My second full day in the Czech Republic, Sierra and I caught an empty bus to Terezín (Theresienstadt in German). Terezín includes a walled garrison town and military fortress about 45 minutes outside of Prague.
During WWII, the Gestapo used Terezín as a Jewish ghetto, and the fortress as a “punishment prison” and concentration camp for Jews primarily from Czechoslovakia, Austria, Germany, Denmark, and the Netherlands. My family recently discovered that a relative of ours was imprisoned in Terezín (he survived the camp). This, more than anything, compelled me to visit Terezín, especially after learning how close it was to Prague.
Terezín was used as a source of slave labor; as a holding point for Jews before they were sent elsewhere; and, for a time, as a place to concentrate elderly Jews. Though its primary purpose was not an extermination camp, tens of thousands of Jews were murdered there and over 150,000 others (including tens of thousands of children) were held there for months or years, before being sent to Treblinka or Auschwitz extermination camps in Poland. About a quarter of those held in the camp died there, mostly due to the dire living conditions, hunger, and disease.
This is a difficult post for me to write. Everything about the experience completely wrecked me emotionally, and I don’t believe we have the language to truly express what it was like to be present there. Sierra and I spent six hours in Terezín – visiting the fortress, a small museum, several cemeteries (mass graves), the crematorium, barracks, a brick tunnel system, etc. – and it wasn’t enough. It would have taken at least a full day to see everything there was to see, if you wished to spend a meaningful amount of time in each place. Further, I didn’t take many photos because I felt it wasn’t appropriate, but I will post the few that I took here.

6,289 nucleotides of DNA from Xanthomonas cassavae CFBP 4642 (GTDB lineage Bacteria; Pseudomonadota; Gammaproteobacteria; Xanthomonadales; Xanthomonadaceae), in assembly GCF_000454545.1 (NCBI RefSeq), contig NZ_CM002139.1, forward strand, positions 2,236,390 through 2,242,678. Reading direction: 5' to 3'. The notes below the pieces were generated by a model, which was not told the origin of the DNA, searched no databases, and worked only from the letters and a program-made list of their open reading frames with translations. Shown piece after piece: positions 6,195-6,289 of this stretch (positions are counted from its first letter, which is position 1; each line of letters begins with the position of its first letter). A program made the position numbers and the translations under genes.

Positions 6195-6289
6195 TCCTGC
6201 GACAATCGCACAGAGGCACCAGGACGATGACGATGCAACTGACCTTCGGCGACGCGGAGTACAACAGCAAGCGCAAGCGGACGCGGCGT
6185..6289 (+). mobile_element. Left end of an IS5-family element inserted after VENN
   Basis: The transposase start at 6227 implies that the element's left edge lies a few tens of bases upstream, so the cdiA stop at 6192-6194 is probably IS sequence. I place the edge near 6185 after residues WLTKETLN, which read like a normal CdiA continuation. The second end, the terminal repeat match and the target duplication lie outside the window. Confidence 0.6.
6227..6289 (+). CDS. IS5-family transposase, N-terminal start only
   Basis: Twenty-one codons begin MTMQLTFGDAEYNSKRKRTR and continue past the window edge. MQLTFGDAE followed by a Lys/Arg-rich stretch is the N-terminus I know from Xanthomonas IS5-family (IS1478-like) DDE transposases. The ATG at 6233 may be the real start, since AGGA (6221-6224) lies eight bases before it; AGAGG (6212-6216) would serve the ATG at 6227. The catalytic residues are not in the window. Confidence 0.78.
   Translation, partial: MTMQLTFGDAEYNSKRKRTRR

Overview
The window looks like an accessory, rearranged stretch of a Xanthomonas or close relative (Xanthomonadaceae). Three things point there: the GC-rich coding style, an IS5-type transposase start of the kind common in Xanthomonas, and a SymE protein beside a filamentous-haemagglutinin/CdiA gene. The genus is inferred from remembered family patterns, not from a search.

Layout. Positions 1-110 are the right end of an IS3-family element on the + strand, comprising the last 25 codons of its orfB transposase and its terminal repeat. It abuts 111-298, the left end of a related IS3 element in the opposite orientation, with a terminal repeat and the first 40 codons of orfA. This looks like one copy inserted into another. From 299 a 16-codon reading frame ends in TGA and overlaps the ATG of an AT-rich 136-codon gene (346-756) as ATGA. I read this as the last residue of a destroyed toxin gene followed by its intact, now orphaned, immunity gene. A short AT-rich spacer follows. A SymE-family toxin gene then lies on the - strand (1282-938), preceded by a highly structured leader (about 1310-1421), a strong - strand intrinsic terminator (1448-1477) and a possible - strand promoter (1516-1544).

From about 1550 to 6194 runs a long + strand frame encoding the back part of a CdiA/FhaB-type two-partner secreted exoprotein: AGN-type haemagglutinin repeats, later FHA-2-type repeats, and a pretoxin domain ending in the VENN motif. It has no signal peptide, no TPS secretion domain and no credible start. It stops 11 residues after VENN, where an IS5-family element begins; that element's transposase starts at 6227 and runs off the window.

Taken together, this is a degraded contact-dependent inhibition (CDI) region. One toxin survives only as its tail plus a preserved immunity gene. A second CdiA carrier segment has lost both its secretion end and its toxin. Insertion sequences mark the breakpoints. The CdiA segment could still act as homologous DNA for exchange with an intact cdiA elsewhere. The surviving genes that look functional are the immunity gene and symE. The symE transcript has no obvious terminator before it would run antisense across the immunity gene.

One thing I will say about Terezín, before I just post some pictures and let you feel whatever you may feel, is that I was shocked at how “real” it all seemed. This may seem obvious, but when I imagine visiting other, more well-known camps like Auschwitz – which I haven’t done – I assume they have been cleaned up to some extent, given the huge number of tourists that visit every day. I imagine things have been maintained, that there are signs and guides to help you navigate the camp and feel more in control and more distant from the reality of what happened there. I may be wrong, but these are my assumptions.
Nothing about Terezín was clean or touristic.
It was all raw, as if the war ended and it was all just left as-is. It was nothing, nothing, nothing like a museum. Everything was grimy and crumbling. The ghetto museum and crematorium were the only structures I found to be maintained in any way. Everything else was open, exposed to the elements, and disintegrating. The walls were stained, the windows were open and full of cobwebs, there was bird shit everywhere. There was no staff. There were very few placards, and almost none in English. There were hardly any other people there all day.
At times, I was the only person in a small damp cell, in a dark brick tunnel, in a barrack crowded with old wooden bunks, in a cold crematorium chamber. I found this particularly stirring, to be alone in these rooms. The entire area was silent, dark, still, and empty. It had the feeling of a place that had been rapidly abandoned.
Never have I felt so palpable the presence of so much suffering, of so much human violence. Such a dark energy, everywhere. It didn’t help that it was drizzling and gray outside. Sierra commented that the entire town was just covered by a black cloud – both literally and metaphorically speaking. Everything just felt heavy. Sierra and I were both glad we did not visit this place alone. It was a very intense experience for me, and I’m sure for her, too.
That’s it. I felt weird taking all of these photos, but there is so, so much more to see. I am glad I visited Terezín, and thankful Sierra was there with me, if only to sit with on the bus ride back to Prague. It was a very raw experience, and one I will never, ever forget.